Menegele's experiments included placing subjects in pressure chambers, testing drugs on them, freezing them, attempting to change their eye color by injecting chemicals into children's eyes, and amputations and other surgeries.  Other experiments took place at Buchenwald , Dachau , Natzweiler , Neuengamme , Ravensbrück , Sachsenhausen , and elsewhere. Some dealt with sterilization of men and women, the treatment of war wounds, ways to counteract chemical weapons, research into new vaccines and drugs, and survival of harsh conditions. At least 7000 prisoners were subjected to these experiments; most died during them or afterwards.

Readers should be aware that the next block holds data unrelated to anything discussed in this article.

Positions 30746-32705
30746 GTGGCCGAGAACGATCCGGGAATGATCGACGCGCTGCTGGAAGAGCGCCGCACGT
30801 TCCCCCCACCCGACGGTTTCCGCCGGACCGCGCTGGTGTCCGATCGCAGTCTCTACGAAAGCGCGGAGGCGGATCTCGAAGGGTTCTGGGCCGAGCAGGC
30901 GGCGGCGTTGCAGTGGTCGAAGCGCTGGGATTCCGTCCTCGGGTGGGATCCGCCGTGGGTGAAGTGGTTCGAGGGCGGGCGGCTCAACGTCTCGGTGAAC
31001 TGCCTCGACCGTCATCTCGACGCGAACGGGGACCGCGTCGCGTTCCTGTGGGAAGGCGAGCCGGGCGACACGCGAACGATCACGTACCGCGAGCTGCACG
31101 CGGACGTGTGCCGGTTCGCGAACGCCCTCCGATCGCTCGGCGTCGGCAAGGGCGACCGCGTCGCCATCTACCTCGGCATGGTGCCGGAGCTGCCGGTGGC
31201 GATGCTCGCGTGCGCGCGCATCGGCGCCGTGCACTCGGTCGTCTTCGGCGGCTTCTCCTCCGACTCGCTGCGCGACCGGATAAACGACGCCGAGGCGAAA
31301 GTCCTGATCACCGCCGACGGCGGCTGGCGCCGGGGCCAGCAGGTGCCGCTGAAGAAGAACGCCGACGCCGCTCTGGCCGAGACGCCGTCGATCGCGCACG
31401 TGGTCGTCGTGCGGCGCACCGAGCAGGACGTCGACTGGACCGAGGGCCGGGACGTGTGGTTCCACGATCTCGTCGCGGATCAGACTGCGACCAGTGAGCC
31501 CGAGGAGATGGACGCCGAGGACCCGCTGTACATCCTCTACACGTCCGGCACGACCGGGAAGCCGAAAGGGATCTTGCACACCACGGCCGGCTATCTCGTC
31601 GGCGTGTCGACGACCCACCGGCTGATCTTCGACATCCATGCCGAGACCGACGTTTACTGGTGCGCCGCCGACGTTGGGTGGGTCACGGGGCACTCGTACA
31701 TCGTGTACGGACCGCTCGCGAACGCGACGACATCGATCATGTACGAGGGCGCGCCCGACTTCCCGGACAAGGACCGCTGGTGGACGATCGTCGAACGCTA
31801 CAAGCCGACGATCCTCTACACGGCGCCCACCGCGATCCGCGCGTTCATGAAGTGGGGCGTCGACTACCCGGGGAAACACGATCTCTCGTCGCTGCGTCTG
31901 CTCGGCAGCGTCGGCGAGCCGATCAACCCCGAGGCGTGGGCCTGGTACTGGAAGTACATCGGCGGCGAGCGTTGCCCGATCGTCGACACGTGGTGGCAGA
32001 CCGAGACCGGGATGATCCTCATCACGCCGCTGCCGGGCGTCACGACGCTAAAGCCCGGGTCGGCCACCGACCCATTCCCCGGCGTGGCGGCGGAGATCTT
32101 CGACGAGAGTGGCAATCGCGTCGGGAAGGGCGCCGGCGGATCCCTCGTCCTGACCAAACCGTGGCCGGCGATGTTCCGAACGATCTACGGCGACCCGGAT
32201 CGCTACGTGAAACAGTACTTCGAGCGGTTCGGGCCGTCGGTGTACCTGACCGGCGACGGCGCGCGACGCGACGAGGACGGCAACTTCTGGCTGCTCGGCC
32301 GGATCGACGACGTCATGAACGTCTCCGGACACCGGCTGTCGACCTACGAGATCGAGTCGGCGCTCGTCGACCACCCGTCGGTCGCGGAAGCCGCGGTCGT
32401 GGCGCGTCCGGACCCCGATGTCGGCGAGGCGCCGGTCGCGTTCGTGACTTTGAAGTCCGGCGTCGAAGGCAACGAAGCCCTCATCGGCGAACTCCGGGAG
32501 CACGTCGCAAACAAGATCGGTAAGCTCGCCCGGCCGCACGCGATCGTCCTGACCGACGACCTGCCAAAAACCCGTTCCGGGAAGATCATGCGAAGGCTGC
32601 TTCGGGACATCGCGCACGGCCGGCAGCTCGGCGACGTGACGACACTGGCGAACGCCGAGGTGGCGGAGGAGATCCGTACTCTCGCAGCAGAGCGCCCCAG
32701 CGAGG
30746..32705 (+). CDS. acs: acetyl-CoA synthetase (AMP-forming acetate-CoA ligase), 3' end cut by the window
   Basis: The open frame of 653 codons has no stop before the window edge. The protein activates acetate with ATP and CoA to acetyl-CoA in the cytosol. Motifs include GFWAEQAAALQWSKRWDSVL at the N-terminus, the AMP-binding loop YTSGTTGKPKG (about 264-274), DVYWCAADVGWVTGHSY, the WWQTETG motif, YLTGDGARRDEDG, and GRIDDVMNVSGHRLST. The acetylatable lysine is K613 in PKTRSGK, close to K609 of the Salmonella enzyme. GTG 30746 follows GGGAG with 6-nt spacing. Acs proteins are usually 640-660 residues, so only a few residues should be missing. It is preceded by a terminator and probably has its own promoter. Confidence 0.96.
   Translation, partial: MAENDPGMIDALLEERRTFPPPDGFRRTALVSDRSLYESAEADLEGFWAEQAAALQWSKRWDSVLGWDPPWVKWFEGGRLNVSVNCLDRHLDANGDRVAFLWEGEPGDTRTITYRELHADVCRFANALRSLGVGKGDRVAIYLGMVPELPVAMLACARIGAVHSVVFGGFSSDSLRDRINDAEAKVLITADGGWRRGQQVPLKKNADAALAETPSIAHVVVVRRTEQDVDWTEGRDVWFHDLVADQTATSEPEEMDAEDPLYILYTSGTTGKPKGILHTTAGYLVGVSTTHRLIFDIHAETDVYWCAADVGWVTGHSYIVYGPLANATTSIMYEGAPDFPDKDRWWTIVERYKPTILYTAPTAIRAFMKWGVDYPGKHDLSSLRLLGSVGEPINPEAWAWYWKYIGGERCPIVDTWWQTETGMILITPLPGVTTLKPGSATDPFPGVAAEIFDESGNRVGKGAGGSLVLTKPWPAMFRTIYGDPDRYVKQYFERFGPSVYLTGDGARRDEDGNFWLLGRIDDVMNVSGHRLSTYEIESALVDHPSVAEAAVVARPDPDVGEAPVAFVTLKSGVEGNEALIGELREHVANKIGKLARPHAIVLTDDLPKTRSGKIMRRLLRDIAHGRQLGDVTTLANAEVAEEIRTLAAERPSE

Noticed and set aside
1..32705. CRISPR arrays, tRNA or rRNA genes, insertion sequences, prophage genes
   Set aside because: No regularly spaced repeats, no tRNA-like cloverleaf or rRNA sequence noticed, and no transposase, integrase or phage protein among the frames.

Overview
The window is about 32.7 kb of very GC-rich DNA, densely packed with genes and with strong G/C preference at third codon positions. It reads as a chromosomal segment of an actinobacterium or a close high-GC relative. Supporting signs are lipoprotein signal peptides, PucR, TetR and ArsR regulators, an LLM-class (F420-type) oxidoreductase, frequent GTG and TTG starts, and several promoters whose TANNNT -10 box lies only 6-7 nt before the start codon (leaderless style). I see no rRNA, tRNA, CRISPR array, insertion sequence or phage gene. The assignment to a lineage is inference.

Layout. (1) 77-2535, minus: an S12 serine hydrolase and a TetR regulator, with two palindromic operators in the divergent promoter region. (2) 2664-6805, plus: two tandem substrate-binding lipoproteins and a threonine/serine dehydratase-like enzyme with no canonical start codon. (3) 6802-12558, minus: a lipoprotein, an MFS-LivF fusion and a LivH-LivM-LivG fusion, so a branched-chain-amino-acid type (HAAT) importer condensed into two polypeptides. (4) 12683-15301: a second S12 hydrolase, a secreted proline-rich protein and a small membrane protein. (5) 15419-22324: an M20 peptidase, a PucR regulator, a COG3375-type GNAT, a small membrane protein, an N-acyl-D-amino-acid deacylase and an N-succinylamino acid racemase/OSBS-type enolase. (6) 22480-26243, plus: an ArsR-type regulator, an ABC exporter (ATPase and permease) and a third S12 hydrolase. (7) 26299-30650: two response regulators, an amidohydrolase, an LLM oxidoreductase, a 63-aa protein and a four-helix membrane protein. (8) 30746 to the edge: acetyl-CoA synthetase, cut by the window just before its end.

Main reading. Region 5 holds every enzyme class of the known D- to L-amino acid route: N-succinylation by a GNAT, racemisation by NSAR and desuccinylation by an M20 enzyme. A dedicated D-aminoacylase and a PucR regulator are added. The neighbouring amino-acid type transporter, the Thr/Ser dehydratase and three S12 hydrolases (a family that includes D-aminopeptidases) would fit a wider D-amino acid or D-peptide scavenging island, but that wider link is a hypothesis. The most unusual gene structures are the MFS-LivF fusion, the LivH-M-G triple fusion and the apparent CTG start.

The story of Moshe the Beadle, with which Night opens, is perhaps the most painful example of the Jews’ refusal to believe the depth of Nazi evil. It is also a cautionary tale about the danger of refusing to heed firsthand testimony, a tale that explains the urgency behind Wiesel’s own account. Moshe, who escapes from a Nazi massacre and returns to Sighet to warn the villagers of the truth about the deportations, is treated as a madman. What is crucial for Wiesel is that his own testimony, as a survivor of the Holocaust, not be ignored. Moshe’s example in this section is a reminder that the cost of ignoring witnesses to evil is a recurrence of that evil.